by Tim Widowfield
Taking a breather
Since more than one person has asked me, I thought it might be best to pause in the middle of my series on Reading Wrede Again for the First Time and state the case clearly and correctly. Given the lack of scholarly comprehension surrounding the motif and Wrede’s analysis of it, I probably should have started with this post. But there’s no sense in crying over water under the bridge.
Upon reflection, “lack of scholarly comprehension” is almost too charitable a description of the state of play. What we have instead is a prime example of “disunderstanding,” which, as I’ve mentioned in earlier posts and comments, is the active, deliberate misunderstanding of a point, usually in favor of a straw man argument. It is analogous to the difference between misinformation and disinformation, except rather than a dishonest transmitter we have a dishonest, incompetent, or lazy receiver.
|The motif in itself is not Wrede’s theory; it is observable evidence. Wrede’s theory is about seeking the best explanation for the presence of the motif.|
The Messianic Secret is a motif in Mark’s gospel wherein Jesus exhibits behavior that appears to be aimed at self-concealment. In other words, he seems to be trying to keep the fact that he is the Messiah from the general public. He commands demons to shut up. He tells people not to spread the word about his healing of the sick. He teaches the crowd in riddles, so that they can’t understand him. Moreover, his own disciples fail to comprehend his teaching or his intentions.
By motif we mean a “theme.” It could be a narrative device, a theological contrivance, or a historical theme (i.e., an authentic habit of the historical Jesus preserved in Mark’s tradition). On the surface, we know that it is a literary motif, but only through diligent exegesis can we decide where it came from and what it means. The motif in itself is not Wrede’s theory; it is observable evidence. Wrede’s theory is about seeking the best explanation for the presence of the motif.
By Messianic, Wrede meant “of or pertaining to the Messiah.” But whose definition of Messiah should we use? Wrede was very clear. We must start with Mark, because that’s what we have at hand. If we ignore Mark, we ignore the early Christians for whom he wrote and we replace them with our own historical conjecture and presuppositions (or what NT scholars call “reconstruction”).
Wrede correctly points to Jesus’ confession to the High Priest as evidence to Mark’s understanding of Jesus’ identity. Quoting from the ESV:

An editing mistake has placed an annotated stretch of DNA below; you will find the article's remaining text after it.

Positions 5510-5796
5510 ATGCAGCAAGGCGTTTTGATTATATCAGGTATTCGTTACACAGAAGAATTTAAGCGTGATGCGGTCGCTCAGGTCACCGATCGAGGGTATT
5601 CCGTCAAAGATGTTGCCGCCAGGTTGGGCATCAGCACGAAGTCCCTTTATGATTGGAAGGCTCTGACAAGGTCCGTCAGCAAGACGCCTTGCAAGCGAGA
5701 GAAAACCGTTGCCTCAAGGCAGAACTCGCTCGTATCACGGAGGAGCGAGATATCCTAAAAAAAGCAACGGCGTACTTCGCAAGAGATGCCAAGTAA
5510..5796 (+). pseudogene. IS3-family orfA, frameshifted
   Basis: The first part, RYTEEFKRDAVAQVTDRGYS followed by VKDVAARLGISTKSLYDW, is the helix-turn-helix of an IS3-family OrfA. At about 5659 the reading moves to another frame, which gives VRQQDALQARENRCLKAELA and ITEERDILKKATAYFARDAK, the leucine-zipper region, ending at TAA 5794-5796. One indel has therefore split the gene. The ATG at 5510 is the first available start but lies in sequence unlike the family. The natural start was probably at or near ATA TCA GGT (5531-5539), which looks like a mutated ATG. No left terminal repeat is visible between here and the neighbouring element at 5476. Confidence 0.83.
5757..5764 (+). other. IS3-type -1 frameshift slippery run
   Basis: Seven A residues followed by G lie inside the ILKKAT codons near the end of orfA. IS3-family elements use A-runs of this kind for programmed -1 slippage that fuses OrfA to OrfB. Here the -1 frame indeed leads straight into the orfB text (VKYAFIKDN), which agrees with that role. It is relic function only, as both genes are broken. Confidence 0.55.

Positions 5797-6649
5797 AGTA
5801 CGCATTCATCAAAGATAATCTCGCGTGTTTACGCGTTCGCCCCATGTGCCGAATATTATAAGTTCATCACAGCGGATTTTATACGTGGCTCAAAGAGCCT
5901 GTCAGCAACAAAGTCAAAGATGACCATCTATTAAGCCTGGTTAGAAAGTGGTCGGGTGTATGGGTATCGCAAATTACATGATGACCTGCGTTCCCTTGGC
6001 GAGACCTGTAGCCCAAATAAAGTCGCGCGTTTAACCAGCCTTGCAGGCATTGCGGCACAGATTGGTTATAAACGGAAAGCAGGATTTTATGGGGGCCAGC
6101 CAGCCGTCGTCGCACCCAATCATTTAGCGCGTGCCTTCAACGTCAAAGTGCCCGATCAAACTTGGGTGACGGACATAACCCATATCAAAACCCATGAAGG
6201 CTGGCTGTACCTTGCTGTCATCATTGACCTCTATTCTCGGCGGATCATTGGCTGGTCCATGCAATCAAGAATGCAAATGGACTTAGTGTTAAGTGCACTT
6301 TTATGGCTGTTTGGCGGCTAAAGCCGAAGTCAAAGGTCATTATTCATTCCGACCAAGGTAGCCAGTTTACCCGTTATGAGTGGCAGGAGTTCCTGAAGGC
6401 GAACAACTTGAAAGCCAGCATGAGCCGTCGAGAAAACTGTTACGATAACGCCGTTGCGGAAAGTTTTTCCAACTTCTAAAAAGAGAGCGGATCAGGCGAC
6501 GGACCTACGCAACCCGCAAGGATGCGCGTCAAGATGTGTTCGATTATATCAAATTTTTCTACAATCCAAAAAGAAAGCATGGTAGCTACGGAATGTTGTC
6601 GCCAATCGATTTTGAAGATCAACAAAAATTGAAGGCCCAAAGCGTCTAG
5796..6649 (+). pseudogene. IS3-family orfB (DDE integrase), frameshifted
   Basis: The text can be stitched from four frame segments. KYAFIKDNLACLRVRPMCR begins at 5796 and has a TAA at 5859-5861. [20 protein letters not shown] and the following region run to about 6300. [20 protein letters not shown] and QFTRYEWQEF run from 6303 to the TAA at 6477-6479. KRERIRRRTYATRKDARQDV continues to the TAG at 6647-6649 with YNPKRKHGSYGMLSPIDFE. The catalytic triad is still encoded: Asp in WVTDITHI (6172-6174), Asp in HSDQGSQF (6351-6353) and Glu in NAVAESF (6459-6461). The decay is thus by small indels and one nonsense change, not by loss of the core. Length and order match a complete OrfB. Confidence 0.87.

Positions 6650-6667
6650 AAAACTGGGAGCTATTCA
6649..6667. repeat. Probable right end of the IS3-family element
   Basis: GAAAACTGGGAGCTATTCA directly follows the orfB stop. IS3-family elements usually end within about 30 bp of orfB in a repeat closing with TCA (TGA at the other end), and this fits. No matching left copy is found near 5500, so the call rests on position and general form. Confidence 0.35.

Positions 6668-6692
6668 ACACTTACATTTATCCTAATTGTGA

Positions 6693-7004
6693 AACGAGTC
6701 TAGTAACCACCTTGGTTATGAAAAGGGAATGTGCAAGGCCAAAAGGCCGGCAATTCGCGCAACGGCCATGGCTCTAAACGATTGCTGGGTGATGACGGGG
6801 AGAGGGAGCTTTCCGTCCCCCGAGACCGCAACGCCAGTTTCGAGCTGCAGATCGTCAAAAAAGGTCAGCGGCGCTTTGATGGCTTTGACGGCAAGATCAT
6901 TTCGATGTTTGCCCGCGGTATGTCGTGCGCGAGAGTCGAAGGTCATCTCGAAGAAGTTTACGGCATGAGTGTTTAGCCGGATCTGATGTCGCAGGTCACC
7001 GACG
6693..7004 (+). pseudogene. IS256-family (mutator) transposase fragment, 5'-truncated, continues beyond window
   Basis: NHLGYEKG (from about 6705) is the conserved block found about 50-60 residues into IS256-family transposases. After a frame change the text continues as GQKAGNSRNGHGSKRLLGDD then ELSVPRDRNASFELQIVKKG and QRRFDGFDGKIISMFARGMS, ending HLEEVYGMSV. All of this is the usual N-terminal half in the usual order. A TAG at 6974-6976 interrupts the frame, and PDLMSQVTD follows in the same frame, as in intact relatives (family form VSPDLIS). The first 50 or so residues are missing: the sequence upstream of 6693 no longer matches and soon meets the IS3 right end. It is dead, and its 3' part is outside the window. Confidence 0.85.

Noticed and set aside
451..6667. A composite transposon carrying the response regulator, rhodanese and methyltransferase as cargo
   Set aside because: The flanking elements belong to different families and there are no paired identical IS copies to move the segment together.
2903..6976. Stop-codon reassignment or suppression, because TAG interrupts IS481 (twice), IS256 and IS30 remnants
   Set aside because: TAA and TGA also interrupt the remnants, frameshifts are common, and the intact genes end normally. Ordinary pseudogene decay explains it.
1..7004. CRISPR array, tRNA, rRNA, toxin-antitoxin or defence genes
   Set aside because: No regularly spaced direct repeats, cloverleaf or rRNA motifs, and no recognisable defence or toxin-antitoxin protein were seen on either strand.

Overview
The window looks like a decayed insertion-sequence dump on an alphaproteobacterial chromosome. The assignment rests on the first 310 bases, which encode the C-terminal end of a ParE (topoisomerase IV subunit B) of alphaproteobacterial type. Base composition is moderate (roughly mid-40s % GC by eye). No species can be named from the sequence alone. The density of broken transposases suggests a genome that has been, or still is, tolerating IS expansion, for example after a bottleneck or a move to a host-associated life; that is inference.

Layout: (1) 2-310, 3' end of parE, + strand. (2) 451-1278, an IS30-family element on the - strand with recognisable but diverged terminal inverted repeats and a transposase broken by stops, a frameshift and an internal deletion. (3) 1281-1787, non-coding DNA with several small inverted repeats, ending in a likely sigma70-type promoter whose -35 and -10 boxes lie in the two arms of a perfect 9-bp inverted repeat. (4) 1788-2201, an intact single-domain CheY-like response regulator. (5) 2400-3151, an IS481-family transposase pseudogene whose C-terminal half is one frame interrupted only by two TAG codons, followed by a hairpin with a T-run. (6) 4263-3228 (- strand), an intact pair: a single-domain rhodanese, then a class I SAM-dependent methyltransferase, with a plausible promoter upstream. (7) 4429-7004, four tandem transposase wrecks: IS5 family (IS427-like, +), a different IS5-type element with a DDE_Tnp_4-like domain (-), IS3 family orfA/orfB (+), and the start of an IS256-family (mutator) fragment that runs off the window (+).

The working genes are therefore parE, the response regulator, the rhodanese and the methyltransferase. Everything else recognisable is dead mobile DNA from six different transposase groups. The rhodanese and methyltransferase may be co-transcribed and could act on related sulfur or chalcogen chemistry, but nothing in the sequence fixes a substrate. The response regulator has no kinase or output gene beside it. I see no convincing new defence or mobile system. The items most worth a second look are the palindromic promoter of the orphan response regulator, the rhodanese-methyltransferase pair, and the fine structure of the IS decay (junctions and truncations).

14:61b – Again the high priest asked him, “Are you the Christ, the Son of the Blessed?”
14:7 – And Jesus said, “I am, and you will see the Son of Man seated at the right hand of Power, and coming with the clouds of heaven.”
14:8 – And the high priest tore his garments and said, “What further witnesses do we need?
14:9 – You have heard his blasphemy. What is your decision?” And they all condemned him as deserving death.
For Mark the titles Christ (Messiah), Son of the Blessed (a circumlocution for God), and Son of Man are all bound up in the identity of Jesus. It is a mistake to apply to Mark a modern notion about discrete aspects of Jesus. So when Wrede’s detractors say the Jesus was hiding his “Sonship” at one point and his “Great Healer” aspect at another, hoping to divide and conquer, they are once again ignoring Mark. They are so intent on proving the historical nature of the Messianic Secret that they take no consideration of Mark’s view of Messiahship.
We continually see scholars wrestle with the problem of the blasphemy verdict, because in Judaism claiming to be the Son of God and Messiah would not mean Jesus claimed to be God or to be equal with God. But that’s not our concern at the moment. What we know from his gospel is that Mark thought calling oneself the Messiah would bring a charge of blasphemy.
(Note: I’ll have more to say about “what kind of Messiah” in a future post.)
By secret, Wrede did not simply mean concealed facts. In German, Geheimnis also connotes “mystery.” We may rightly think of “the Messianic Secret” (das Messiasgeheimnis) broadly as the theme of the (mysterious) concealment of Christ’s true identity in Mark and, to a lesser extent, the other Synoptic Gospels.
We’re just getting started
If you understood only this much and decided to run off and write a refutation of Wrede, it would be as foolish as trying to debunk Sir Isaac Newton when all you know about his theory of gravity is: “It causes objects to fall.”
Hang on. There’s more to it than that.
Yet we find real scholars — accredited professors with doctorate degrees who should know better — weighing in on the Messianic Secret while comprehending even less. See, for example, Dale Martin’s transcribed classroom discussion in my first post on Wrede. His explanation of the motif and his half-baked description of Wrede’s views are jaw-droppingly confused and wrong.